If Morgan Stanley (NYSE: MS ) is any indication, banking industry revenue isn't likely to improve anytime soon. The industry's revenue fell more than 3% year over year in the first quarter, only the second time in 27 years. Looking forward, the Morgan Stanley CFO's focus at a recent investor conference had shifted from revenue opportunities to ... new cost-cutting moves.
Uh-oh. That's not a good sign.
Down to the bone
Bailed-out banks cut expenses dramatically after being shamed in 2008. Now, Morgan Stanley is reportedly targeting BlackBerry usage and hard-copy brokerage statements. Quite the comedown in lifestyle, to say the least.
Bank of America (NYSE: BAC ) and Wells Fargo (NYSE: WFC ) also have new cost-cutting efforts under way. B of A is aiming big: It expects to reduce its branch count by 10%.
Bringing a knife to a gunfight
The trouble is, most of the easy cost-cutting has likely already taken place. It will be tough for further cuts to make much of a dent in two huge challenges banks are facing. Ongoing weakness in housing shortens the fuse on a ticking time bomb, i.e., loans that are on banks' books above fair value. In addition, a large portion of the recent improvement in bank earnings owes to reductions in loan-loss reserves, which is not a sustainable strategy. Absent such nonrecurring items, profits before taxes and "provisions" (loan losses and one-time items) slid a whopping 40% year over year for the six largest U.S. lenders in the first quarter. Here are some specifics:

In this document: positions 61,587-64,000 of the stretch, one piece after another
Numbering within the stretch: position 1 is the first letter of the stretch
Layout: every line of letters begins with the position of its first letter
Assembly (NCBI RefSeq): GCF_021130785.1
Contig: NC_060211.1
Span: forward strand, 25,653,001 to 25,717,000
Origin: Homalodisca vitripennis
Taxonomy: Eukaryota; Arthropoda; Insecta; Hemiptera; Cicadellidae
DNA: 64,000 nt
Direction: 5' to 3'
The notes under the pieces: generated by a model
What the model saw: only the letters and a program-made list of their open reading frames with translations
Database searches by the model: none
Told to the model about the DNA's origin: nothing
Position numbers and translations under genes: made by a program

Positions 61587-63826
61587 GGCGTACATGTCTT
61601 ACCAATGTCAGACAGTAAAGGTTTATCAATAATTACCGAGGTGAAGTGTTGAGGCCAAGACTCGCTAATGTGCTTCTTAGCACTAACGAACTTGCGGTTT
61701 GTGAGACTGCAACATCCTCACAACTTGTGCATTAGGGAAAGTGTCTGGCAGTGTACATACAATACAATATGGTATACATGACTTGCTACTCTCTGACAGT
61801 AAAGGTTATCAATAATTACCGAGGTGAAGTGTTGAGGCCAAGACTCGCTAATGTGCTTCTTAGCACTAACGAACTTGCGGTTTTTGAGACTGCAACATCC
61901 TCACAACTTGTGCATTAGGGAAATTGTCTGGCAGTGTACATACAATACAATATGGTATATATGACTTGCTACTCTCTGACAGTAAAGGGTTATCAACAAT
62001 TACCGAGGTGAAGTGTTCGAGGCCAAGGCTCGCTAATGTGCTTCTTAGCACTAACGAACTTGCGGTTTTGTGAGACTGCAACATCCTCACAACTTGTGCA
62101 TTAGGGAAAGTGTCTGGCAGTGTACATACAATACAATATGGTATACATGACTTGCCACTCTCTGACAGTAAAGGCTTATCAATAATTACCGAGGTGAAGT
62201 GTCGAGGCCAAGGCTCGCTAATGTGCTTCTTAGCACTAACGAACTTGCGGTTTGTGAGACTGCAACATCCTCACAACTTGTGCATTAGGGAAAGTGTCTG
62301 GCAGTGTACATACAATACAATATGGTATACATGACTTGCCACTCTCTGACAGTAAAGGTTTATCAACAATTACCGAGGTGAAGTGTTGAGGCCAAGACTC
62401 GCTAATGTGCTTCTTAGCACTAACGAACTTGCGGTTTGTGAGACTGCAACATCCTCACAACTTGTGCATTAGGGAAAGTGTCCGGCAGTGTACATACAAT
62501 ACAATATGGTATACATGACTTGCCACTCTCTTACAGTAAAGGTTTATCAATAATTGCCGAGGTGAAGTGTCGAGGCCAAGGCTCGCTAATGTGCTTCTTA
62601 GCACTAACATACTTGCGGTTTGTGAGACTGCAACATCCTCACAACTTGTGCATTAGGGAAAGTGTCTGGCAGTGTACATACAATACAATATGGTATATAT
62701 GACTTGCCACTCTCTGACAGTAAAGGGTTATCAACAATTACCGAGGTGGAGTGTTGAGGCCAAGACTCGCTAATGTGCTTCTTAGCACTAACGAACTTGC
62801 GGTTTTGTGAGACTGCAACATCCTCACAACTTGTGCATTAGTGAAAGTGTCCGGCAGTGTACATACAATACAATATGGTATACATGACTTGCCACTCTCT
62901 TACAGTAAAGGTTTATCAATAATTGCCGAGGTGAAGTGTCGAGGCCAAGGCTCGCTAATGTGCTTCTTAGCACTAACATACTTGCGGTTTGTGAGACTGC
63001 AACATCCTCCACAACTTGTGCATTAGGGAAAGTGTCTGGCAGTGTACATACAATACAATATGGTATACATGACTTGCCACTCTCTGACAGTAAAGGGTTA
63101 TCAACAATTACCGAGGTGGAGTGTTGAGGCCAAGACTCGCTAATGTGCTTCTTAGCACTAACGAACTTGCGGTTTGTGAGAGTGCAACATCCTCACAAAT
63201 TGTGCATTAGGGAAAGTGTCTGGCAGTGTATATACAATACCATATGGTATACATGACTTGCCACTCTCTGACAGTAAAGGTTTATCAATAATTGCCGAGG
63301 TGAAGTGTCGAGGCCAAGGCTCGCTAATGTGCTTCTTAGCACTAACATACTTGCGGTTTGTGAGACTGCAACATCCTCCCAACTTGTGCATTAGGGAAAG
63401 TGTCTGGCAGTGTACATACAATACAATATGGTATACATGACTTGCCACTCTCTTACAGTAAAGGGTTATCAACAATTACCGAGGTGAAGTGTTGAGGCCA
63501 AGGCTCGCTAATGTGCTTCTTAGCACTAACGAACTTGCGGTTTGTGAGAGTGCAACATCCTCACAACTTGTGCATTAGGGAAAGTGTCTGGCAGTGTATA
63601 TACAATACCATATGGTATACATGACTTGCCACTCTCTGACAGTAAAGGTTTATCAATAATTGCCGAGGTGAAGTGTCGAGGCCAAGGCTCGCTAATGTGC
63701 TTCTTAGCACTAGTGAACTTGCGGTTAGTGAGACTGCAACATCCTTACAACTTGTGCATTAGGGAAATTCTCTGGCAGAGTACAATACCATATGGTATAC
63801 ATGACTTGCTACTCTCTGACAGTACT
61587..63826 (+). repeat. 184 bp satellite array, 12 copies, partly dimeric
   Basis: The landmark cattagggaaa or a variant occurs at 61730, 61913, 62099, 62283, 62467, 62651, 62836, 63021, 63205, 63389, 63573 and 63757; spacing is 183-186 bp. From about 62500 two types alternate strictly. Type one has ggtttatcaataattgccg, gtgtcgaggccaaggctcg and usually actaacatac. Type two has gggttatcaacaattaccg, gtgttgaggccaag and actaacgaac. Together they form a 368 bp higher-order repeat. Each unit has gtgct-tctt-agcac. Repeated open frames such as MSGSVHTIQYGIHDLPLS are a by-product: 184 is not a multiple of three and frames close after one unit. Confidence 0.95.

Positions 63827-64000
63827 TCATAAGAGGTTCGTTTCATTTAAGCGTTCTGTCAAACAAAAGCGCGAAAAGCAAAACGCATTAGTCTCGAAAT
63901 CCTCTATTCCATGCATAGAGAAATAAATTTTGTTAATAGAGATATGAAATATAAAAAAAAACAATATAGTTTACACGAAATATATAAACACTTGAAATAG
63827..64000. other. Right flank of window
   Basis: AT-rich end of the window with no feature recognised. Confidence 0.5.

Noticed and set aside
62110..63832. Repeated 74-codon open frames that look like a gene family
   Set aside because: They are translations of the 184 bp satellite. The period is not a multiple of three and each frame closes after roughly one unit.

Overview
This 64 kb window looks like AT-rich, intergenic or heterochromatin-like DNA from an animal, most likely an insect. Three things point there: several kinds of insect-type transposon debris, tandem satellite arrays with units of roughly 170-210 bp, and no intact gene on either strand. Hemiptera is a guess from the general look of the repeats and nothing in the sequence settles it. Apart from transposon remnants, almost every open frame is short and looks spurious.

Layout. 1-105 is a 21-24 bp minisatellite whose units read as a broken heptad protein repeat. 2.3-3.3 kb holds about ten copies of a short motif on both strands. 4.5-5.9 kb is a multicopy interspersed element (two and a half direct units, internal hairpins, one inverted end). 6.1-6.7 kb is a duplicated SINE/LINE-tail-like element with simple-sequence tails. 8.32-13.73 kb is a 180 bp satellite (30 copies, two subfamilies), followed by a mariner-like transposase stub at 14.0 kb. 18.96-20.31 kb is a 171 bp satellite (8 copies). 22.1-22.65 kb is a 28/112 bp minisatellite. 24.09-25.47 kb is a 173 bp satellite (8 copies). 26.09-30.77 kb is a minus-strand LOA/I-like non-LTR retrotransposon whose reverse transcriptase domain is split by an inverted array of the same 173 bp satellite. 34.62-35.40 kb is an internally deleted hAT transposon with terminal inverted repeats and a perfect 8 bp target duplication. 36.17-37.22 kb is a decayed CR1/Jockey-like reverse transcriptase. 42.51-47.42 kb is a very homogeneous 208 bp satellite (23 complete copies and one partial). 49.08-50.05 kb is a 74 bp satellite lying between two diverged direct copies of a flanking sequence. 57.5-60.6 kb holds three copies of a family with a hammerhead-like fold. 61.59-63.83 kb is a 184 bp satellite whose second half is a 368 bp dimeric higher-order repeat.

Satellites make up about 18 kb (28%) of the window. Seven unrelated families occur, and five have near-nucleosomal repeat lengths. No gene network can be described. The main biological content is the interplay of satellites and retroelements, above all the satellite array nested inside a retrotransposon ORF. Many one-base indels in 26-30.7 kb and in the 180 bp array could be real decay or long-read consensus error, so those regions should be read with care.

Q1 2011 Change in Pre-Tax, Pre-Provision Income
|B of A
Source: Bloomberg News.
Can't help, could hurt
It's hard to say if bank cost cutting will be a material drag on BlackBerry maker Research In Motion's (Nasdaq: RIMM ) stock. Banks were early BlackBerry adopters and remain addicted because of RIM's strong security. Morgan Stanley's BlackBerry scrutiny could spread through the industry and put another nail in RIM's coffin.
Renewed cost-cutting efforts with a penny-pinching tone suggest that banks are scrambling to cope with earnings headwinds. If they're that worried, investors should be, too.
Will banks' new cost cuts be enough? To help you find out, the Motley Fool recently introduced a free My Watchlist feature. You can get up-to-date news and analysis by adding companies to your Watchlist now: